Ice hockey player
January 20, 1979 (age 45) Ceske Budejovice, Czechoslovakia (
221st overall, 1997 Pittsburgh Penguins
Carolina Hurricanes, Pittsburgh Penguins, Tampa Bay Lightning, Motor Ceske Budejovice, Linkopings HC
October 28, 2006 - Penguins at Flyers - Sidney Crosby (4) (Ryan Whitney, Josef Melichar), 6:03
Josef Melichar IV (born January 20, 1979) is a retired Czech professional ice hockey defenceman.
- October 28 2006 Penguins at Flyers Sidney Crosby 4 Ryan Whitney Josef Melichar 603
- Playing career
Melichar was drafted in the 3rd round (71st overall) by the Penguins in the 1997 NHL Entry Draft. He played two junior seasons with the Tri-City Americans of the Canadian Hockey League (CHL) from 1997 to 1999, and was nominated for the Western Hockey League (WHL)'s top defenceman award in 1998. The award would go to future Penguins teammate and frequent defense partner Michal Rozsíval.
Melichar's first pro season was spent with the Wilkes-Barre/Scranton Penguins of the American Hockey League (AHL) in their inaugural 1999–00 season. He was the only member of the team to play in all 80 games.
Melichar made his NHL debut as a 21-year-old in October 2000, and played in 18 games for the Pittsburgh Penguins. The Penguins were stacked with Czech players that season, with Melichar being one of eleven to suit up for the team. He was sent down to Wilkes-Barre/Scranton and participated in their long playoff run, which ended with a loss in the 2001 Calder Cup finals.
He became a permanent fixture on Pittsburgh's blueline in 2001–02, with a strong rookie season that ended prematurely with a shoulder injury. After being rewarded with a one-way contract, Melichar only played eight games in the 2002–03 season due to re-aggravation of the shoulder injury.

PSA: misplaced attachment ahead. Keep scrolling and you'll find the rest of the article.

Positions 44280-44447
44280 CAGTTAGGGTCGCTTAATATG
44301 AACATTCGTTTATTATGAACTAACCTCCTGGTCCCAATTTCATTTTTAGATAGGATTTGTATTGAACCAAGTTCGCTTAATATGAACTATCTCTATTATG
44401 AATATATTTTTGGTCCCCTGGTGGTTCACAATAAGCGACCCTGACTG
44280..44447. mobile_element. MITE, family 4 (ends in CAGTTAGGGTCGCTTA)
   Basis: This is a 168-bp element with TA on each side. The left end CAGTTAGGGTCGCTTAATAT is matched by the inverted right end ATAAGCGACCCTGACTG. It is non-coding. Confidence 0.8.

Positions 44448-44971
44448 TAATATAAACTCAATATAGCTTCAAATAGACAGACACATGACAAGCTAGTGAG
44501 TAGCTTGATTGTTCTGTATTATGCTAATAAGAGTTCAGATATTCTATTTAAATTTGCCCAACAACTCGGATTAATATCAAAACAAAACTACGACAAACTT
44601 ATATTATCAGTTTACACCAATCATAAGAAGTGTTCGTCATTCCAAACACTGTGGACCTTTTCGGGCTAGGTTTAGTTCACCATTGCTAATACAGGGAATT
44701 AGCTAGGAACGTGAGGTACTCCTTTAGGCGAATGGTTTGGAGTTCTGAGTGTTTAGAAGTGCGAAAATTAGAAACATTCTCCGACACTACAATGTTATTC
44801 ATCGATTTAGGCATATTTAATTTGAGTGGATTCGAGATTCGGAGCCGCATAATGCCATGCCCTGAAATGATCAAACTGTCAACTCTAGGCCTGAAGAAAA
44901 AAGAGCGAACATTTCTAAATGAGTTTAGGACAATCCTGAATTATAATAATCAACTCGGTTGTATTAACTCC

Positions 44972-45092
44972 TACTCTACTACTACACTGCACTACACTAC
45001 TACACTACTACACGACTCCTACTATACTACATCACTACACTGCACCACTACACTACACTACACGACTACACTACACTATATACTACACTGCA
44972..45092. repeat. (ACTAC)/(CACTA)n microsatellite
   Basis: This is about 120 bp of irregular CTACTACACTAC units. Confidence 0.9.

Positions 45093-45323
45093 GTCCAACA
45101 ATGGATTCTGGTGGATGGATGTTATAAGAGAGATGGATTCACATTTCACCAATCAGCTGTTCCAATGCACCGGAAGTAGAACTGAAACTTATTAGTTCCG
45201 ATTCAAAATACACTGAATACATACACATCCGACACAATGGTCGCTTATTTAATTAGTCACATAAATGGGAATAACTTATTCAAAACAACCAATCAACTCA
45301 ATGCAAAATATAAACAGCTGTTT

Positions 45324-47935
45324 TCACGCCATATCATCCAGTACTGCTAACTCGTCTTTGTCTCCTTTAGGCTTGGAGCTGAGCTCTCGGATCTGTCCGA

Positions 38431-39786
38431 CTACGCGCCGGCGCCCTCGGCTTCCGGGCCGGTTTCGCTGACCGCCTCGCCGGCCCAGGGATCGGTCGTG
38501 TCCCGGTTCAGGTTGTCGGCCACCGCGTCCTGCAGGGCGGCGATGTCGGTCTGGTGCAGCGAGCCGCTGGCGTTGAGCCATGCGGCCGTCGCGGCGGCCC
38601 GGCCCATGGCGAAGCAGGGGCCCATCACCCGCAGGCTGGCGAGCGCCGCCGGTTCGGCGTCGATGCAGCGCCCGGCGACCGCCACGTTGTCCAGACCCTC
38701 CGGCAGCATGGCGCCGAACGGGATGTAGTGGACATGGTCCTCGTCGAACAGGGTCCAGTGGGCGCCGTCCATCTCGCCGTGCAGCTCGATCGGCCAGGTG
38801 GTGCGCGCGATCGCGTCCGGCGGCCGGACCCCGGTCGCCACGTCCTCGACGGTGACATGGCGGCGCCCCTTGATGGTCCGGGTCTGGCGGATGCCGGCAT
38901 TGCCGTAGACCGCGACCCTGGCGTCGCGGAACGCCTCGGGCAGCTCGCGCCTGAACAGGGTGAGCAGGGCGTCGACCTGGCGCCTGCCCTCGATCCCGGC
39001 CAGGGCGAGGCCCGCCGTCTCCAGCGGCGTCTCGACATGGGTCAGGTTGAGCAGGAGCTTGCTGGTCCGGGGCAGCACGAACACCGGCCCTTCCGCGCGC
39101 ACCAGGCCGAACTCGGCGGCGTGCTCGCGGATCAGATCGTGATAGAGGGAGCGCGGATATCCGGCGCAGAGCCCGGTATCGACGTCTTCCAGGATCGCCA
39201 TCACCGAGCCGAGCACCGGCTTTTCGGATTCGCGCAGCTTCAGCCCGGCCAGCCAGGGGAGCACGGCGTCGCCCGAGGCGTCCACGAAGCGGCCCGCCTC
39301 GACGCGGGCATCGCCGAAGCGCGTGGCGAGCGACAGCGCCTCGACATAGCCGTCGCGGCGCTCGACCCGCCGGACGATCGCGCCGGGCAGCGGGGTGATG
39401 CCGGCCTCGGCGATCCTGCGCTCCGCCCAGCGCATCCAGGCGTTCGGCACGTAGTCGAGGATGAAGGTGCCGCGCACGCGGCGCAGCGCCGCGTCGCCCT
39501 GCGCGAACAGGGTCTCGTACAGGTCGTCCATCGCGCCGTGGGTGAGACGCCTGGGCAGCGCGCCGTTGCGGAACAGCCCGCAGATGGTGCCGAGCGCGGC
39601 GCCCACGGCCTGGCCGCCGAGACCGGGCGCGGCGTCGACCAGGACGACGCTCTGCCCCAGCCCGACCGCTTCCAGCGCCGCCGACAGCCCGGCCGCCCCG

After several shoulder surgeries, Melichar came prepared for training camp in 2003, only to injure the same shoulder yet again. However, the injury was not as severe as expected, and he was able to play in all 82 games in the 2003–04 season. He also scored his first NHL goal that season (in his 137th NHL game) against John Grahame and the Tampa Bay Lightning on January 27, 2004 in a 6-2 Penguins loss.
After playing for HC Sparta Praha in the Czech Republic during the 2004–05 NHL lockout, he signed a multi-year contract with Pittsburgh on August 15, 2005. He was named an alternate captain for the 2005–06 Penguins on March 11, 2006. Melichar finished the season with 3 goals and 12 assists for a career high 15 points in 72 games.
Melichar in his sixth and final season with the Pittsburgh Penguins, was partnered on the 2nd defensive pairing with Rob Scuderi. He was second on the team in blocked shots and maintained a strong plus-minus rating throughout the season, while playing against opposing teams' top players. Without a contract offer from the Penguins, Melichar left for Europe and played with HC České Budějovice in the Czech Extraliga and Linköpings HC in the Swedish Elitserien.
On July 1, 2008, Melichar signed with the Carolina Hurricanes. Melichar was then traded by the Hurricanes, along with Wade Brookbank and a fourth round draft pick in the 2009 NHL Entry Draft, to the Tampa Bay Lightning for Jussi Jokinen on February 7, 2009. He then left his club the Tampa Bay Lightning in July 2009 and he then turned back to his hometown České Budějovice and signed for HC České Budějovice.
On August 10, 2010, Melichar signed a contract with Linköpings HC, marking his second tenure at the Swedish club.
On July 5, 2011, Melichar signed with HC Pardubice, making it his fourth time that he has played in Pardubice.
Melichar abruptly announced his retirement on August 18, 2011, only a month after signing his one-year contract. A statement released from HC Pardubice read: "After a long deliberation, taking into account his family situation, [Josef Melichar] decided this season to retire from hockey for personal reasons and asked us for early termination of the recently signed professional contract with our club."
Michal Sivek, Melichar's agent and former teammate, would not elaborate on Melichar's retirement other than saying "He simply has no desire to play hockey."